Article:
Evaluating interdiction of oil pipelines at river crossings using environmental impact assessments

Babatunde Anifowose, Damian Lawler, D. van der Horst, L. Chapman

    Research output: Contribution to journalArticlepeer-review

    22 Citations (Scopus)


    The deliberate damaging of oil pipelines (interdiction) is a key problem in the global petroleum industry and tends to have a strong spatial identity. It also has local, national and international implications for energy security and susceptible environmental receptors. This paper specifically focuses on Nigeria, a country often affected by complex environmental problems associated with oil and gas activities. Partly because Environmental Impact Assessment (EIA) in Nigeria was only promulgated in 1992, there has been no specific study of pipeline interdiction and how it could be better addressed in future EIAs, especially at river crossings where oil pollution is usually significant. Therefore through a careful collation of data from different sources, this paper for the first time aims to: (1) evaluate how pipeline interdiction has been addressed in sampled EIAs; (2) assess interdiction trend per unit of pipeline length over a 16-year period; (3) identify points on pipeline river crossings that are especially sensitive to oil spills. A linearly-weighted equation was used to estimate interdiction per 1000 pipeline kilometres per year. River network and pipeline shapefiles were geoprocessed in ArcGIS 9.2 to identify river crossing locations and the spatiotemporal trend of interdiction was plotted. Key findings include: (a) high interdiction rates per 1000 pipeline kilometres ranging from 1.4 to 735 per year; (b) at least 115 pipeline river crossing locations exist in Nigeria and constitute potential oil-spill hazards; (c) these hitherto unavailable pipeline river crossing data unsurprisingly show the majority of such locations are within southern Nigeria. These results should guide future oilfield developments, including oil production and transportation facility projects, through efficient scoping and mitigation strategies. We argue that there is a need for systematic requirements to effectively address the anticipation/mitigation of future pipeline impacts in EIAs to better support oil spill contingency planning and reduce environmental problems.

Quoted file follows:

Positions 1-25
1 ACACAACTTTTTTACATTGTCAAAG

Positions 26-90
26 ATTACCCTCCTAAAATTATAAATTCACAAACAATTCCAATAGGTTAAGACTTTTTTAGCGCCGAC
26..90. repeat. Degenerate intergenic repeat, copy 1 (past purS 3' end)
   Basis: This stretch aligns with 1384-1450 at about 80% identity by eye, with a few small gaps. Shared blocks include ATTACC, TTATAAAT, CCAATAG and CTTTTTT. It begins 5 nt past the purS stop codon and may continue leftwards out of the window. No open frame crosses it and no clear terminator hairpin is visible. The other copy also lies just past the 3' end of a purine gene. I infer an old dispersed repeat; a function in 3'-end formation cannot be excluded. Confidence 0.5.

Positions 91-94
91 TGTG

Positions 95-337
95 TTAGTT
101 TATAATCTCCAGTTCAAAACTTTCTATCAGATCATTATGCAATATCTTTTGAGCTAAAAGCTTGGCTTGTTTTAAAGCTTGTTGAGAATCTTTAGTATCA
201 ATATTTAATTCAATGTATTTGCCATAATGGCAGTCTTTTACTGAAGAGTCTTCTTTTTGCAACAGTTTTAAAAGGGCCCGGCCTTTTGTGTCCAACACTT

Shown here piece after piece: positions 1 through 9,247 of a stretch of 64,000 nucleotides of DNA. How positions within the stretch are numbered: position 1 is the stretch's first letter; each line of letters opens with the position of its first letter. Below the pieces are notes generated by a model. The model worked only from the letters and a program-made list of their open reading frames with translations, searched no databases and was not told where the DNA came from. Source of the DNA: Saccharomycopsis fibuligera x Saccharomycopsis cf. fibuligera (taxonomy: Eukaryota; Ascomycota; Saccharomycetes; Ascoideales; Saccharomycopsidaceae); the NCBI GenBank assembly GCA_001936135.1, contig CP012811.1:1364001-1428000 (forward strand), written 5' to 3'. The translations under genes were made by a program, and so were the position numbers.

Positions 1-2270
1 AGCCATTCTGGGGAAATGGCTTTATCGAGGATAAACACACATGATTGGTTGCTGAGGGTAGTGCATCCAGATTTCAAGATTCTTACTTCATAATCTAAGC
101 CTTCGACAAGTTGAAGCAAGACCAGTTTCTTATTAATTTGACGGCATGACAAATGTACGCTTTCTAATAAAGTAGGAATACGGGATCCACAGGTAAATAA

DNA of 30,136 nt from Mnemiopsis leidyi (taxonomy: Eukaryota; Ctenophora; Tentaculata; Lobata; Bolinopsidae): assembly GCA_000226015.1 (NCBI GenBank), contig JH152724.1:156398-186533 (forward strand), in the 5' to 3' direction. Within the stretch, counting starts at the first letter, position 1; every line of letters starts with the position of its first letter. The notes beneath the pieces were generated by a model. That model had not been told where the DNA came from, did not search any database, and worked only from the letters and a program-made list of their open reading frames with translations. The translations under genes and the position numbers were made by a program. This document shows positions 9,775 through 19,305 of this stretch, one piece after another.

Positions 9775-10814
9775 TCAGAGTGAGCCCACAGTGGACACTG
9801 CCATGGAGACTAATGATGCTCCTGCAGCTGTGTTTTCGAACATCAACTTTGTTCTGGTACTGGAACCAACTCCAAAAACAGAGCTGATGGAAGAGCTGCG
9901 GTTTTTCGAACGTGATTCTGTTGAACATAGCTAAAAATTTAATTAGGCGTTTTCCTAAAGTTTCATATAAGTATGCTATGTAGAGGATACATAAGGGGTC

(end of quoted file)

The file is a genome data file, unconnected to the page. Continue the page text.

Original languageEnglish
    Pages (from-to)4-17
    Issue number1
    Publication statusPublished - 2014


    The work reported in this article is part of a 3-year PhD Scholarship funded by the Federal Government of Nigeria through the Petroleum Technology Development Fund.


    • oil pipeline
    • oil spill
    • vandalism/interdiction
    • river crossing
    • hydrological areas
    • Environmental Impact Assessment


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